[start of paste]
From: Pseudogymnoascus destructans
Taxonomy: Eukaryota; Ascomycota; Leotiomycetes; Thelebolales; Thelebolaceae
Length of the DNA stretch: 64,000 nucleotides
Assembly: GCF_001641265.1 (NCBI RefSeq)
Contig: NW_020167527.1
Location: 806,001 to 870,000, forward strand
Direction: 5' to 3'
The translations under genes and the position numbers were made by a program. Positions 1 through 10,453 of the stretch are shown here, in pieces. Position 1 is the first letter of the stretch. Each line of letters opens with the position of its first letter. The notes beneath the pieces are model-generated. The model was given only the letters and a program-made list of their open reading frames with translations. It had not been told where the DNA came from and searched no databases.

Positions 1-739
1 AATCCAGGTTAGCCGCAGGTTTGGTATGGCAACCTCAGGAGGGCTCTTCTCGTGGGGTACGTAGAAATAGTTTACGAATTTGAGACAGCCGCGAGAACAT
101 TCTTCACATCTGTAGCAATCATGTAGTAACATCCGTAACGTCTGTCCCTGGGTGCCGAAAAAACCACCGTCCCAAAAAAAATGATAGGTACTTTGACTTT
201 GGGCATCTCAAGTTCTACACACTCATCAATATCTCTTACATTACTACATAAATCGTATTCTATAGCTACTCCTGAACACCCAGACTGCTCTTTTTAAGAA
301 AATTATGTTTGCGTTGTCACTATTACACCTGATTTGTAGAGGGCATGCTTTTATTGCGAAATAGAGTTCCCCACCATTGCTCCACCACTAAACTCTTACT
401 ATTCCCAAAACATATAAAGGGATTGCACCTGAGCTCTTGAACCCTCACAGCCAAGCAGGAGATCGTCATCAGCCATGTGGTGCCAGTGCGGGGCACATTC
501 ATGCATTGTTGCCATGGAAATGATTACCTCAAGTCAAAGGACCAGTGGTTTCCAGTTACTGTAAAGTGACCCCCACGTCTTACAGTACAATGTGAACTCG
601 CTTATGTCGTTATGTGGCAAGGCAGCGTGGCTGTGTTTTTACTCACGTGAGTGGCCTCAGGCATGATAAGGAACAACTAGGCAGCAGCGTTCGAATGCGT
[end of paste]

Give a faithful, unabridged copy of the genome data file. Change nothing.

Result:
From: Pseudogymnoascus destructans
Taxonomy: Eukaryota; Ascomycota; Leotiomycetes; Thelebolales; Thelebolaceae
Length of the DNA stretch: 64,000 nucleotides
Assembly: GCF_001641265.1 (NCBI RefSeq)
Contig: NW_020167527.1
Location: 806,001 to 870,000, forward strand
Direction: 5' to 3'
The translations under genes and the position numbers were made by a program. Positions 1 through 10,453 of the stretch are shown here, in pieces. Position 1 is the first letter of the stretch. Each line of letters opens with the position of its first letter. The notes beneath the pieces are model-generated. The model was given only the letters and a program-made list of their open reading frames with translations. It had not been told where the DNA came from and searched no databases.

Positions 1-739
1 AATCCAGGTTAGCCGCAGGTTTGGTATGGCAACCTCAGGAGGGCTCTTCTCGTGGGGTACGTAGAAATAGTTTACGAATTTGAGACAGCCGCGAGAACAT
101 TCTTCACATCTGTAGCAATCATGTAGTAACATCCGTAACGTCTGTCCCTGGGTGCCGAAAAAACCACCGTCCCAAAAAAAATGATAGGTACTTTGACTTT
201 GGGCATCTCAAGTTCTACACACTCATCAATATCTCTTACATTACTACATAAATCGTATTCTATAGCTACTCCTGAACACCCAGACTGCTCTTTTTAAGAA
301 AATTATGTTTGCGTTGTCACTATTACACCTGATTTGTAGAGGGCATGCTTTTATTGCGAAATAGAGTTCCCCACCATTGCTCCACCACTAAACTCTTACT
401 ATTCCCAAAACATATAAAGGGATTGCACCTGAGCTCTTGAACCCTCACAGCCAAGCAGGAGATCGTCATCAGCCATGTGGTGCCAGTGCGGGGCACATTC
501 ATGCATTGTTGCCATGGAAATGATTACCTCAAGTCAAAGGACCAGTGGTTTCCAGTTACTGTAAAGTGACCCCCACGTCTTACAGTACAATGTGAACTCG
601 CTTATGTCGTTATGTGGCAAGGCAGCGTGGCTGTGTTTTTACTCACGTGAGTGGCCTCAGGCATGATAAGGAACAACTAGGCAGCAGCGTTCGAATGCGT